Genetic analysis shows rare mutations to be more common in schizophrenia patients

July 12, 2015 − by Suzanne Elvidge − in Big data, Big data in research, Data analytics − No Comments

Schizophrenia is known to have a genetic element, and some of the commonly-occurring mutations have been used to power a potential diagnostic. However, the inheritance pattern is complex, and rare coding mutations also play a part. Researchers mining through genetic variants have found that people with schizophrenia carry rather more of these rare mutations than the rest of the population.

According to the WHO, schizophrenia affects around 21 million people worldwide. It is a serious and sometimes disabling mental illness, with serious issues in language, perception and sense of self. It can also include disturbing psychotic symptoms, such as delusions, and visual and auditory hallucinations. It can have a major impact on education, and work and family life.

The team of researchers, from the US, the UK, and the Netherlands, used array-based technology to screen for 250,000 rare variants in 1042 Dutch schizophrenia cases and 961 controls, and found that the people with schizophrenia had more of the mutations than the controls.

“While we cannot point to specific mutations that play a causal role in schizophrenia, we show that schizophrenia patients collectively have more of these mutations than unaffected individuals,” says Loes Olde Loohuis at UCLA’s Center for Neurobehavioral Genetics.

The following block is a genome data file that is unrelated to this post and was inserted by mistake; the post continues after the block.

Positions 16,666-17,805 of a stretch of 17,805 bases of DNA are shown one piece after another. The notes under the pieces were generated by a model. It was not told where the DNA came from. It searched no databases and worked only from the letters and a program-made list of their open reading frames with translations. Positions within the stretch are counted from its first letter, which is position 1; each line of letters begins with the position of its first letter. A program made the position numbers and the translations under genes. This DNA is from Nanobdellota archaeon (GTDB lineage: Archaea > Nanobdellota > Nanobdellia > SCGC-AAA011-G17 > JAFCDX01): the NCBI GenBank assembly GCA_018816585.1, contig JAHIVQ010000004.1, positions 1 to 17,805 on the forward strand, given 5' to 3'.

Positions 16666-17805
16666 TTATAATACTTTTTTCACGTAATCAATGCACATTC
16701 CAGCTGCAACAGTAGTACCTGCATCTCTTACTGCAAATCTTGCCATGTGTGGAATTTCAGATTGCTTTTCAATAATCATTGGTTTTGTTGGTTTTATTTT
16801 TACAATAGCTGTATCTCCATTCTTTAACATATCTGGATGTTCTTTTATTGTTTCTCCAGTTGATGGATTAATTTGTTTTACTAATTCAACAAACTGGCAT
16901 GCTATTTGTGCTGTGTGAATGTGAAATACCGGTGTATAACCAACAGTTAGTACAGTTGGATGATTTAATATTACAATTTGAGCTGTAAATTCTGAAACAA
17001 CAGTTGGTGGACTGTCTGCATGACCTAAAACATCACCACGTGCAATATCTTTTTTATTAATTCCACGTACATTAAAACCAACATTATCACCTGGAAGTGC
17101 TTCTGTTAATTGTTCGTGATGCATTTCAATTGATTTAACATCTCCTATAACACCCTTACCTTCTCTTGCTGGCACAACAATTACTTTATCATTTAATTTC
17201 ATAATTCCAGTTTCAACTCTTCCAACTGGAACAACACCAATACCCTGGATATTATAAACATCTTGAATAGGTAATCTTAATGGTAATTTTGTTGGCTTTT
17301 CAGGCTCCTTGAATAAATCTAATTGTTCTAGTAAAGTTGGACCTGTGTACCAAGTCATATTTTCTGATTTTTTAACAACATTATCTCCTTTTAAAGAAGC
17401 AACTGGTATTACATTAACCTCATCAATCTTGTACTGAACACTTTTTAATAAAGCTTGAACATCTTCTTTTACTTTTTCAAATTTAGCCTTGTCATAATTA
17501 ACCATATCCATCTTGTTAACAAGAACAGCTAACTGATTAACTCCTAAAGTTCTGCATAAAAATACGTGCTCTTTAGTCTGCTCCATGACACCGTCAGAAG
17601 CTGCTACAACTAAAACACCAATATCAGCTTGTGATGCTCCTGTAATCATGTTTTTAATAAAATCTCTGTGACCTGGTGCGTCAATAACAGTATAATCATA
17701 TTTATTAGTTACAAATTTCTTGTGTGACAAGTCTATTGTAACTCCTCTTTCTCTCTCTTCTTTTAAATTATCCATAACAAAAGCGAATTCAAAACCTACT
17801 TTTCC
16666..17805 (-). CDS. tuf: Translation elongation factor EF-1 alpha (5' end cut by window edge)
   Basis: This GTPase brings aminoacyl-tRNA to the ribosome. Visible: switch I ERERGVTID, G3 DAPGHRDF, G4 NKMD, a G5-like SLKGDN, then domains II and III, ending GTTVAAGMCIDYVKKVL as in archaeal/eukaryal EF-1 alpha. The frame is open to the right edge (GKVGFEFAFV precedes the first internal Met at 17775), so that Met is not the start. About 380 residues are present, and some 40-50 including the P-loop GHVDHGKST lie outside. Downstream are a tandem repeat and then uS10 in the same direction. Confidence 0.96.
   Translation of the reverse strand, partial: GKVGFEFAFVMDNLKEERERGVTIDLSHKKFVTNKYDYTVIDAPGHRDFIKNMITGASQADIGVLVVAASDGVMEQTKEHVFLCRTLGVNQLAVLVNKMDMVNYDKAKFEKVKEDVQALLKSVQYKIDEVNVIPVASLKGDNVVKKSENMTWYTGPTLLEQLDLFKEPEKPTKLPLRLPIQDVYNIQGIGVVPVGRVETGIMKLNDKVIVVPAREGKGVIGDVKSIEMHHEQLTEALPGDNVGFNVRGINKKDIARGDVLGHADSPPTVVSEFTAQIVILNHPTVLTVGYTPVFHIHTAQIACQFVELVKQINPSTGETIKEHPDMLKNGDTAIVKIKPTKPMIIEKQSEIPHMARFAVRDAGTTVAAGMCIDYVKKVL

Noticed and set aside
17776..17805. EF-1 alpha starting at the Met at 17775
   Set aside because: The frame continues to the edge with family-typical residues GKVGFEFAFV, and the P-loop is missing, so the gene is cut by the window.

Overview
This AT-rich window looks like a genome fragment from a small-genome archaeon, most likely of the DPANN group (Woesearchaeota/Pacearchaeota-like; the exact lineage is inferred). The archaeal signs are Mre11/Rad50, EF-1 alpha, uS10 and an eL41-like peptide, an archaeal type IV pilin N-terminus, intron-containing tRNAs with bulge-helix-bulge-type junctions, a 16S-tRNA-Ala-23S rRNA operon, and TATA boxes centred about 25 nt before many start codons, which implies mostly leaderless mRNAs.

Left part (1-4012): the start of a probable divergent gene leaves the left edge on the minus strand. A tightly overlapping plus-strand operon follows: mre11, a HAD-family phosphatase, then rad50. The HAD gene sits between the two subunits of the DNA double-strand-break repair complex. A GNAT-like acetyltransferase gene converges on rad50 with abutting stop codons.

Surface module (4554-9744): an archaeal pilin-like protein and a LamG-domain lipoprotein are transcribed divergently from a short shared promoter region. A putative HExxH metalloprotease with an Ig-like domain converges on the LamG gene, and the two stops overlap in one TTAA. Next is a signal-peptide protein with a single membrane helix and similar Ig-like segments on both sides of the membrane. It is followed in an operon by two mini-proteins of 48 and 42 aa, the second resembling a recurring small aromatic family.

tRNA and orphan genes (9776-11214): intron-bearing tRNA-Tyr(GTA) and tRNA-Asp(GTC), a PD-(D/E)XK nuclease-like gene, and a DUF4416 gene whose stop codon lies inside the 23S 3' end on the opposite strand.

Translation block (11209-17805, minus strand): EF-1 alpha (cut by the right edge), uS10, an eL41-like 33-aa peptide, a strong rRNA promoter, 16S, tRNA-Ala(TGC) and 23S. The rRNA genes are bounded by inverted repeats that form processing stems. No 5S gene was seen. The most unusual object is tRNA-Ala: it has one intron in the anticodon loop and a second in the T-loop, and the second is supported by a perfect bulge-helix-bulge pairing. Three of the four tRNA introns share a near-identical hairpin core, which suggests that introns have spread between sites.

This was confirmed in an independent replication sample of 5585 UK schizophrenia cases and 8103 controls, and the results were published in Nature Communications.

“Even though it’s well-known that schizophrenia has a large genetic component, the specific biological mechanisms at work are not well understood,” says Roel Ophoff at the Center for Neurobehavioral Genetics. “Our research shows that rare coding variants throughout the human genome also contribute to this complex genetic architecture.”

The genes affected by these mutations play a role in foetal brain development, and so these findings support the hypothesis that schizophrenia is a disorder that may originate during the early stages of brain development.

While GenoKey wasn’t involved in this research, the company is working on tools and techniques that allow the mining of complex genetic data sets, for example its work on neuroblastoma risk genotypes.





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